During the last couple of years, the Equal Employment Opportunity Commission has become more active in bringing employment discrimination suits against employers. That strategy has been most common in cases where the EEOC accuses an employer of some form of class-based wrongdoing and files an action against a company on behalf of multiple individuals. However, there is one requirement the EEOC must meet before it sues an employer: the Commission must first attempt to conciliate (i.e.: settle) a discrimination charge before filing a lawsuit. If it does not fulfill its conciliation duties, a later-filed lawsuit by the EEOC can run into trouble.
After receiving charges of sexual harassment from three employees at Evans Fruit in Sunnyside, Washington, the EEOC began an investigation. The Comission concluded that a class of female employees had been subjected to harassment by farm manager Juan Marin. After concluding harassment had occurred, the EEOC began its conciliation efforts and demanded that Evans Fruit pay $1.9 million to settle the matter. Obviously taken aback, the employer explained it was willing to put in place remedial measures and make some modest payment, but said the EEOC had not shown the employer any evidence that the farm manager had harassed a class of female employees. At that point the EEOC identified to the employer some of the harassment victims and stated crew leaders had also harassed employees. The EEOC lowered its settlement demand to $1 million. When Evans Fruit asked the EEOC to identify the other alleged harassers, the Commission declared that conciliation efforts were unsuccessful and filed a class action harassment lawsuit in federal court against Evans Fruit on behalf of 17 employees.
In order for conciliation to work, the employer must have the chance to consider and evaluate a settlement demand by the EEOC. The EEOC’s failure to provide the employer with more information about other alleged harassers robbed Evans Fruit of the ability to knowledgeably evaluate the sizable settlement demands made by the Commission. The judge found the Commission had not acted in good faith during the conciliation process. Evans Fruit is not out of the woods (fruit trees, get it?) yet. The case against the employer was not dismissed. It was put on hold, and the EEOC and Evans Fruit have been ordered to take part in court-supervised mediation of the harassment allegations.
About the author
Charlie Plumb is a labor and employment attorney with the McAfee & Taft law firm. He represents management in all phases of employment law and labor relations. Much of his practice is dedicated to counseling employers on compliance with a broad range of state and federal employment laws and regulations and educating management on best practices for avoiding disputes arising from the employer/employee relationship. He also has extensive litigation experience before federal and state courts, regulatory and administrative agencies, and in arbitration matters involving claims of discrimination, wrongful discharge, retaliatory discharge, breach of contract, and constitutional law violations.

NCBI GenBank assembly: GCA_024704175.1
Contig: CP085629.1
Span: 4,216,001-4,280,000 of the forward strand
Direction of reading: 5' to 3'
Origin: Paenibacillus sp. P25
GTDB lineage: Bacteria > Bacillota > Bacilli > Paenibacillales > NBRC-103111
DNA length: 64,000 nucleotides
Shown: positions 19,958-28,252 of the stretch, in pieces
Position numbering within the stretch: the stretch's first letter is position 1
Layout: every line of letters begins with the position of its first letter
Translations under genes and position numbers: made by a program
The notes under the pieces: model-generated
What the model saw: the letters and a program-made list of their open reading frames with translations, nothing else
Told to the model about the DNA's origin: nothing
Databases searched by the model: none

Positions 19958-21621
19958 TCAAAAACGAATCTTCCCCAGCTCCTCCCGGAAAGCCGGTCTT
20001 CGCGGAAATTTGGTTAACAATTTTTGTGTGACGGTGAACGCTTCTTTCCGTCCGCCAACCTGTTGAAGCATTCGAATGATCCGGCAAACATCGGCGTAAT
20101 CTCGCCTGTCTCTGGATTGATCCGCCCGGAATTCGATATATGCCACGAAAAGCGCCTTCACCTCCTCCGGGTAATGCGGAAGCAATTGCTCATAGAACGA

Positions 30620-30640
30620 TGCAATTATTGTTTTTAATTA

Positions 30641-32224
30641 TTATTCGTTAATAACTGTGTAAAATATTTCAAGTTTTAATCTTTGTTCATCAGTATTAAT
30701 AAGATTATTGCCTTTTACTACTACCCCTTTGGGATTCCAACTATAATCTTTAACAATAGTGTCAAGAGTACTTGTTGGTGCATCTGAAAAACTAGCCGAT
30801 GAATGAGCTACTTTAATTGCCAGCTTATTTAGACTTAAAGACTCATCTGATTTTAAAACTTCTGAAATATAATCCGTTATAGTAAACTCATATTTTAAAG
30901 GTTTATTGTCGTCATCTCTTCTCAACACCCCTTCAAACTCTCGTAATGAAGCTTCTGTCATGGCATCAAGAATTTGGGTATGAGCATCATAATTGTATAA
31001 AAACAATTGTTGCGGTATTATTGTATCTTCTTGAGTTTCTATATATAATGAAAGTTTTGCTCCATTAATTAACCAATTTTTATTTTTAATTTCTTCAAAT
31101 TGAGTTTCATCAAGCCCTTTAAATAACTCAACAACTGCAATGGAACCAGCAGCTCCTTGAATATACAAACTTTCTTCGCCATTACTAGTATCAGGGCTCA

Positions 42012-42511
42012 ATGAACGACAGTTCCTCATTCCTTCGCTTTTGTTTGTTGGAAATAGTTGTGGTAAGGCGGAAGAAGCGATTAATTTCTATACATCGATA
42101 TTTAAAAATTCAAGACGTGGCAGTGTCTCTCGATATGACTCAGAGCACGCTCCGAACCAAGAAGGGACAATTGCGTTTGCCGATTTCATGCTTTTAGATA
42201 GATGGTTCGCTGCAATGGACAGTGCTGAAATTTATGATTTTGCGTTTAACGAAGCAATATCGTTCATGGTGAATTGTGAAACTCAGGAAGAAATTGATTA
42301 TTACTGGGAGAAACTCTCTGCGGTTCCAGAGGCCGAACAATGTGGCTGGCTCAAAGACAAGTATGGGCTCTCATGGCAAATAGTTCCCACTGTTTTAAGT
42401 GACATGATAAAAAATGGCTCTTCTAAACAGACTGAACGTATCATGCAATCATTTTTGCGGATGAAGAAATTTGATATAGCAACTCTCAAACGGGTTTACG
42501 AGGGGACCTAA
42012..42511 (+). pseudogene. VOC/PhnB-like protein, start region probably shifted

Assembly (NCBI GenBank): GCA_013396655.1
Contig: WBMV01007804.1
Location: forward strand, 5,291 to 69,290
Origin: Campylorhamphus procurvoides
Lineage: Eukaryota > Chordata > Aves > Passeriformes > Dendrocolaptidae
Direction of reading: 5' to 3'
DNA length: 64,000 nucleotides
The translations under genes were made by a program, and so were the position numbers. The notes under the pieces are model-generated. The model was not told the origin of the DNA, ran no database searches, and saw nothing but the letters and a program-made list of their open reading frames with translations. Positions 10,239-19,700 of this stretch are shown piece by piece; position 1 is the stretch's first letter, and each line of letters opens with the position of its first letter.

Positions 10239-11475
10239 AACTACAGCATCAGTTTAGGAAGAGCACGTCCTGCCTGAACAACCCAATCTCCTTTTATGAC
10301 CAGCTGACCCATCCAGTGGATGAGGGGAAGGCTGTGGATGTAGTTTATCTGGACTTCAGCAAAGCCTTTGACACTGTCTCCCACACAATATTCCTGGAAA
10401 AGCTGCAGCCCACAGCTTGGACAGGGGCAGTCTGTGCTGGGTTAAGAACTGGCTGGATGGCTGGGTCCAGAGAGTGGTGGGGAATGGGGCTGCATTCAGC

As part of his labor practice, Charlie represents unionized employers in collective bargaining negotiations with labor unions, arbitrates grievances, and defends management against a variety of claims before the National Labor Relations Board and Department of Justice and in state and federal courts. He also represents employers who seek to maintain a non-unionized workforce by counseling management on union avoidance strategies and by providing training and advice to management and supervisors. His clients include numerous municipalities throughout Oklahoma and companies engaged in the manufacturing and distribution, construction, energy, public utility, technology and business services industries.
Charlie is a member of the American Bar Association’s Labor and Employment Law Section and the Oklahoma Bar Association’s Labor Council. He is also the designated representative of McAfee & Taft as the exclusive member firm representing Oklahoma in the Employers Counsel Network, a nationwide affiliation of leading law firms providing legal assistance and representation to employers.
Charlie is a frequent speaker and author on workplace issues. He is also co-editor of the Oklahoma Employment Law Letter, a monthly review of new court decisions, regulations and laws that affect state employers.
Charlie’s achievements have earned him inclusion in The Best Lawyers in America (labor and employment law), Oklahoma Super Lawyers (employment and labor, civil litigation defense), Benchmark Litigation and Chambers USA Guide to America’s Leading Lawyers for Business, where he has been lauded as “an impressive public speaker who utilizes his vast experience to effectively defend clients.” Researchers at Chambers & Partners also quoted market observers as admiring him for his “practicality of advice and specialized knowledge of complex legal issues,” with sources commenting that he “immediately commands respect, is always up to date and knows how to handle a problem.”